Thousands of children learn to read and write every day. Although it seems normal, it is not a simple process for everyone. Avoid without flavors and prepare your child to enjoy writing in the future.
Reading and writing are the two fundamental tools for the development of many aspects of your children’s lives, so preparing them for this great achievement in their lives is of vital importance. Did you know that you can do it yourself from home, long before they start their formal preschool education? There’s no need to buy books or do tons of tedious exercises, it’s about priming your little one’s arm and hand muscles, helping her develop hand-eye coordination, and promoting a healthy attitude toward writing in general. As you can see, all you need is the desire to do it and maintain the interest to achieve it in a natural, progressive and fun way. Do we start?
It is truly wonderful to see how a little one can begin to take a color with his little hand and be surprised that something comes out of there to remain reflected on a paper or some surface. Once you find out, your walls and floors will not be safe!
When and how to start
When a child has reached between 11 and 12 months of age, he is already able to hold a pencil in his hands to make marks and strokes. Little by little and over time, you will try to trace with only one hand at a time, without distinguishing a preference for the right or the left. If your child will be left-handed, right-handed or ambidextrous, you will be able to detect it as he continues to develop his stroke, so allow him to draw freely with any of his hands and draw as much as he wants for as long as he wants. Large sheets of paper are the best option to develop this look.
The correct way to hold the pencil
This is one of the aspects that worries us a lot, however, this ability will also develop little by little, so you should carefully observe its development to intervene only when it is prudent. A bad grip on the pencil or any writing instrument can have consequences such as poor handwriting, physical fatigue, muscular discomfort or loss of interest in writing.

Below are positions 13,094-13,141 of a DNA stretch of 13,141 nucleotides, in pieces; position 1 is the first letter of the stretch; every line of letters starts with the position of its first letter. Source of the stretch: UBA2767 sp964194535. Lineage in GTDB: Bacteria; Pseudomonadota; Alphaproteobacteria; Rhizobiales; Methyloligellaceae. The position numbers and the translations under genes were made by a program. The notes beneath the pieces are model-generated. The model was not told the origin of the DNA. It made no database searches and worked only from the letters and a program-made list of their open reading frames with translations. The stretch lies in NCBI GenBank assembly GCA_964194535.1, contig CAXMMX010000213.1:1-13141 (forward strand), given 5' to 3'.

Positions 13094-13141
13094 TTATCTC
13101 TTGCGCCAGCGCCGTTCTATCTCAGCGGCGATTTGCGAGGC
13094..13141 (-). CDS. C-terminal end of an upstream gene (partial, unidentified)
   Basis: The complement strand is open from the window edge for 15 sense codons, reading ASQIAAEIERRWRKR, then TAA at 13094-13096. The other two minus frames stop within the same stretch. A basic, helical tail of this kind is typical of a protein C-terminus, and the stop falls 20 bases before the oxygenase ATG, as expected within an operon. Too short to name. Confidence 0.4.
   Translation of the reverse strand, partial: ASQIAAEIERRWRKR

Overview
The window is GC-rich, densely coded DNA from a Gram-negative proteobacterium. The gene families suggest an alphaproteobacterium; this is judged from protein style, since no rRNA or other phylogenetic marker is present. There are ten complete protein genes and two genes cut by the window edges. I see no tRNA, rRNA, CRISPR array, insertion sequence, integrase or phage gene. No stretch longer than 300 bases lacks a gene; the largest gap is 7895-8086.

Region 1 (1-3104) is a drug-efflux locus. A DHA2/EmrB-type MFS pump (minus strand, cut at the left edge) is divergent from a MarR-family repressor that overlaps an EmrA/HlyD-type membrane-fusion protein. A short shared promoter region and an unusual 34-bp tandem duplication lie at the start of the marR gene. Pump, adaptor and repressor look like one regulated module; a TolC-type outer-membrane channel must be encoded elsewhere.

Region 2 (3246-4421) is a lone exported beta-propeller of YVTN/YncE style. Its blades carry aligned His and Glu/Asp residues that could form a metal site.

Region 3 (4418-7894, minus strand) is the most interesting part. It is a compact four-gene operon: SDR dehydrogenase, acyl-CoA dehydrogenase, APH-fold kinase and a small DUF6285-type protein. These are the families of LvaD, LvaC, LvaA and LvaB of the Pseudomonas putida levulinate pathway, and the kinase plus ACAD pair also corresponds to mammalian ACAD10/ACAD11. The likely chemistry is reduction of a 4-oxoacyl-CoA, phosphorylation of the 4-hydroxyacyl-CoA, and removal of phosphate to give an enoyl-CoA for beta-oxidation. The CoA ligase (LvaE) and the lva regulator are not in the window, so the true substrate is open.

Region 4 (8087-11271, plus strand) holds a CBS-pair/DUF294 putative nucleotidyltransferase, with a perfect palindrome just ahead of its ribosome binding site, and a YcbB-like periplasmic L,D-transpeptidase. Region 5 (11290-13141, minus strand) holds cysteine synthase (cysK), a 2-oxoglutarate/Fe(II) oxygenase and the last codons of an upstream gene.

Use of other materials and tools
The use of materials such as plasticine, paints, spoons, chalk contributes to the maturation of his muscles, so it is recommended that you give him experiences in which he can have contact with them. One simple way is that when you go to prepare food, you involve your little one in the process. Ask him to bring the vegetables, to open the peas, to put bean by bean in a pot or to pass water from one dish to another. Separating spoons from forks, folding napkins, and all the other things that involve moving your thumb and index finger to form a “pincer” are activities that will help you develop your ability to hold small objects.
As you will notice, these activities will help him a lot so that, in the future, he will be able to take a pencil correctly. Although there is no single way to hold a pencil, we call it “correct” a shape that does not hurt any muscles, does not generate “calluses” or marks on the fingers, and is functional for the writer.
Crawl and feel with hands and feet
Allow your child to crawl on “all fours,” that is, on his hands and knees. Take off his socks and allow him to feel all possible textures with his hands and feet. Gathering pebbles is also an excellent activity to distinguish shapes and sizes, as well as to strengthen fine motor skills.
Cut out, paint, assemble
Get a pair of scissors with a round tip and lots of recycled paper, help him start exercising for a cutting day. There are endless safe products on the market today for use with young children. You can also tear paper, then make it “ball” and throw it; It is a very fun activity and of great physical utility. Keep paints, building sets, puzzles, and many, many chunky colors on hand.
Simple jobs like sweeping, washing small pieces of clothing or dishes in a bucket, will give your child long periods of concentration, pleasure and motor exercise.
Never make the mistake of pressuring your little one to write correctly, clearly and quickly. Doing hundreds of layouts won’t make much of a difference either: it will only cement bad habits. Prior muscle exercises are the key to good handwriting and to developing a taste for writing. Once your child begins preschool, find out about the typeface that he will be taught and, if possible, prefer italics over script, since the latter can prevent dyslexia problems that may develop, but that , is another story. If you want to delve into this topic, you can read the following articles:
7 principles to enrich the future of your children Or you can read: 10 reasons to instill the habit of reading in children